Final Voyage of NASA's Space Shuttle

Human Spaceflight Faces Uncertain Future

atlantis flies with spectators watching the launch
Spectators in the foreground watch as Atlantis launches on its final flight, July 8, 2011. (Image credit: Roger Guillemette for

Why do humans need to fly into space? It's a reasonable question, especially considering robots are now capable of performing most of the repairs and experiments previously handled by astronauts. The end of the shuttle program and tightening budgets across the U.S. government has lead many people to ask that question, and answer it in a way that may threaten the future of human spaceflight.

Sure, NASA has plans to develop a heavy-lift rocket that could send astronauts to the asteroids or even Mars, and commercial spaceflight companies such as SpaceX have proposed similar rockets.

But the reality is that stagnant public funding in the post-shuttle era has already killed one of NASA's plans to return to the moon. Such lack of enthusiasm does not bode well for any hopes of establishing extraterrestrial bases or colonies, let alone reaching for the stars.

"To get more money for human spaceflight, there needs to be a compelling reason to do it," said Roger Launius, space history curator at the Smithsonian's National Air and Space Museum in Washington, D.C."Either that reason doesn't exist, or it hasn't been articulated."

That has not stopped at least one last-ditch Hail Mary effort for human spaceflight. The Pentagon's Defense Advanced Research Projects Agency (DARPA) is working with NASA to create a privately funded organization which can invest in technologies for launching a starship within 100 years. Toward that end, the Pentagon agency has begun to tackle the existential challenges for human spaceflight head on.

To dream the impossible

DARPA convened scientists, futurists and science fiction authors in January to consider reasons why the public or private investors might care about funding human spaceflight to the stars. [Visions of the Future of Human Spaceflight]

The group agreed that the opportunity for discovery and spinoff technologies or innovations could prove especially enticing for early funding sources, as would an emphasis on exploration as a vital part of the human experience.

A desire to ensure the survival of the human species might also spur support for deep space colonies or even interstellar voyages, the DARPA group said. That desire could stem from a dangerous asteroid that threatens Earth's cities — or perhaps even all of humanity.

Another big motivation may come from the discovery of alien life in the universe, the group agreed. Such a momentous discovery has yet to take place, and could possibly change historical views toward human spaceflight.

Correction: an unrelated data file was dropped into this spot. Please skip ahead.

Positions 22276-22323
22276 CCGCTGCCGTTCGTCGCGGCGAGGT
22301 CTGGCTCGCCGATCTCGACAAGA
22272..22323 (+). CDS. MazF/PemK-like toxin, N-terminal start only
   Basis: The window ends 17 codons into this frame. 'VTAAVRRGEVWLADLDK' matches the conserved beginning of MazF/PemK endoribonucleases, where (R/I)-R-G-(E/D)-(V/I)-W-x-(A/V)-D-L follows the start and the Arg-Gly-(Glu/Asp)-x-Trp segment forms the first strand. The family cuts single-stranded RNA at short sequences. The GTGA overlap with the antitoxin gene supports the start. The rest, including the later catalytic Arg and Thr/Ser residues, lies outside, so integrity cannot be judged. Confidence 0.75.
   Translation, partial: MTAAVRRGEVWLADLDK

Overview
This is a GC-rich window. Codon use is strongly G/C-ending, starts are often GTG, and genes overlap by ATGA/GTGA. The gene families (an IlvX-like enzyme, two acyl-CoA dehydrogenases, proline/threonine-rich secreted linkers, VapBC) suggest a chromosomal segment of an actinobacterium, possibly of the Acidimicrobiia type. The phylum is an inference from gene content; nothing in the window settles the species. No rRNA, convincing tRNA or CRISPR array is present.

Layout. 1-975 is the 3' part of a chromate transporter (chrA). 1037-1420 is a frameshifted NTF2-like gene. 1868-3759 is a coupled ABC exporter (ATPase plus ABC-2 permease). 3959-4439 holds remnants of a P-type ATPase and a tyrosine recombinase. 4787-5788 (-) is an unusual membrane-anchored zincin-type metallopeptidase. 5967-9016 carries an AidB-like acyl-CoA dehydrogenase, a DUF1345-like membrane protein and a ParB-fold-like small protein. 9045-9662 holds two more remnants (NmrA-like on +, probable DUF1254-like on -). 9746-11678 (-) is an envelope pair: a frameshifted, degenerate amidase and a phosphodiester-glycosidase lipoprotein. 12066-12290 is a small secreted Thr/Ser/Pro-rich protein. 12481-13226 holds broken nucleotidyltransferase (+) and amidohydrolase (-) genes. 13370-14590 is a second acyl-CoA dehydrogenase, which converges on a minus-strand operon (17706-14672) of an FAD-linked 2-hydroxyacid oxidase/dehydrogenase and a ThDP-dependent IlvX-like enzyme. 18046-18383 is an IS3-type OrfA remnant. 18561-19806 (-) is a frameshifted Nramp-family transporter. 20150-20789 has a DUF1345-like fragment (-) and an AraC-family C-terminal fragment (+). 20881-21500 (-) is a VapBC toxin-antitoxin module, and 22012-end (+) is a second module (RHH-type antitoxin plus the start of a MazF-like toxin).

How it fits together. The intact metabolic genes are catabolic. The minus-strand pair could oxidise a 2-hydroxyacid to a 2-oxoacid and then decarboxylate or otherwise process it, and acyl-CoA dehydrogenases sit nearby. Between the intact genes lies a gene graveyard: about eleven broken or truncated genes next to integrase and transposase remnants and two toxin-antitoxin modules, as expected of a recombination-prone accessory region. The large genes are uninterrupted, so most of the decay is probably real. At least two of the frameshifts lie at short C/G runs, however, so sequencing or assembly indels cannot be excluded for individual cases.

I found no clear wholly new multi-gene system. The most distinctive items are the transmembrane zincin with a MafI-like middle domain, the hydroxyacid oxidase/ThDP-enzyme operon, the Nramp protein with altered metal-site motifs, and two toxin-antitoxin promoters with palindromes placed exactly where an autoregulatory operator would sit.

Heavy weight of history

Any and all incentives seem necessary to spur on a new wave of funding for human spaceflight. That's because history does not offer much encouragement regarding the future of human spaceflight.

The Cold War race to the moon between the U.S. and Soviet Union came about because of political motivations among the respective leaderships, Launius says. He pointed out how public support was lackluster even during the first moon landing that represented the crowning achievement of the Apollo program. [Giant Leaps: Top Milestones of Human Spaceflight]

In an alternate reality, support could have swung in favor of extended human operations on the moon if the Apollo astronauts had found exceedingly precious or rare resources usable on Earth.

"It could have been differentif we had found some resource out there, some compound or element which had enormous value to us," Launius told InnovationNewsDaily.

China may claim the second place prize for landing humans on the moon if its human spaceflight program keeps up its momentum. Yet the cancellation of NASA's Constellation program intended to return U.S. astronauts to the moon leaves less incentive for a serious lunar race.

Flying into the future

Perhaps DARPA's plan to drive long-term interest and funding toward an interstellar future may yet prove farsighted. Private sector efforts by SpaceX and other companies may also yield the technologies needed in the short run to explore the inner solar system and perhaps bring down spaceflight costs.

Either way, the big thinkers don't mess around when it comes to plotting out the future. The DARPA group proposed an ambitious timeline of proving other Earths exist within five years. Within that time span, it also wanted the 100-Year Starship organization to have a credible plan and high-profile supporters, and to create a blockbuster movie that could spur on public imagination and interest.

Goals for the 10-year mark seem even wilder. The group suggested landing humans on Mars, developing faster-than-light communication, creating artificial life from computer code and harnessing the ability to sink carbon on Earth faster than it is being created.

Setting ambitious human spaceflight goals can at least benefit humanity by pushing for new technologies that also allow for more sustainable living on Earth, Launius says.

"The buzz is a good thing and yields positive results in terms of research we can apply on Earth," Launius said. "But I think the challenge of building such a spaceship means that we're not going to see it anytime soon."

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Contributing Writer

Jeremy Hsu is science writer based in New York City whose work has appeared in Scientific American, Discovery Magazine, Backchannel, and IEEE Spectrum, among others. He joined the and Live Science teams in 2010 as a Senior Writer and is currently the Editor-in-Chief of Indicate Media.  Jeremy studied history and sociology of science at the University of Pennsylvania, and earned a master's degree in journalism from the NYU Science, Health and Environmental Reporting Program. You can find Jeremy's latest project on Twitter